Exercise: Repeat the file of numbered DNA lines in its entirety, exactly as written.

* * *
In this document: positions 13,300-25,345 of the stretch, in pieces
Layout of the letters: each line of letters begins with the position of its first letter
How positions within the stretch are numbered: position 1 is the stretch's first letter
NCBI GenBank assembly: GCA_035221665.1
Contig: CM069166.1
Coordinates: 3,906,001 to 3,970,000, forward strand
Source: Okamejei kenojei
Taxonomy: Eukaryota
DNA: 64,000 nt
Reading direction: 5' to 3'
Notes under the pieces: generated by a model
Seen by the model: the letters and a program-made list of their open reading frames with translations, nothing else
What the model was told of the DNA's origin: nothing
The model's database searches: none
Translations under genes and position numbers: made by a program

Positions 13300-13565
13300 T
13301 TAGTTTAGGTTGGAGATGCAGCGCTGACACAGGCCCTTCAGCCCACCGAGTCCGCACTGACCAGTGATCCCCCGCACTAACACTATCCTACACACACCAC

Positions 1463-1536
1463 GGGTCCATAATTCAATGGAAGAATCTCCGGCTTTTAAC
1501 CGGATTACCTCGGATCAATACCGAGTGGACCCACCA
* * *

In this document: positions 13,300-25,345 of the stretch, in pieces
Layout of the letters: each line of letters begins with the position of its first letter
How positions within the stretch are numbered: position 1 is the stretch's first letter
NCBI GenBank assembly: GCA_035221665.1
Contig: CM069166.1
Coordinates: 3,906,001 to 3,970,000, forward strand
Source: Okamejei kenojei
Taxonomy: Eukaryota
DNA: 64,000 nt
Reading direction: 5' to 3'
Notes under the pieces: generated by a model
Seen by the model: the letters and a program-made list of their open reading frames with translations, nothing else
What the model was told of the DNA's origin: nothing
The model's database searches: none
Translations under genes and position numbers: made by a program

Positions 13300-13565
13300 T
13301 TAGTTTAGGTTGGAGATGCAGCGCTGACACAGGCCCTTCAGCCCACCGAGTCCGCACTGACCAGTGATCCCCCGCACTAACACTATCCTACACACACCAC

Positions 1463-1536
1463 GGGTCCATAATTCAATGGAAGAATCTCCGGCTTTTAAC
1501 CGGATTACCTCGGATCAATACCGAGTGGACCCACCA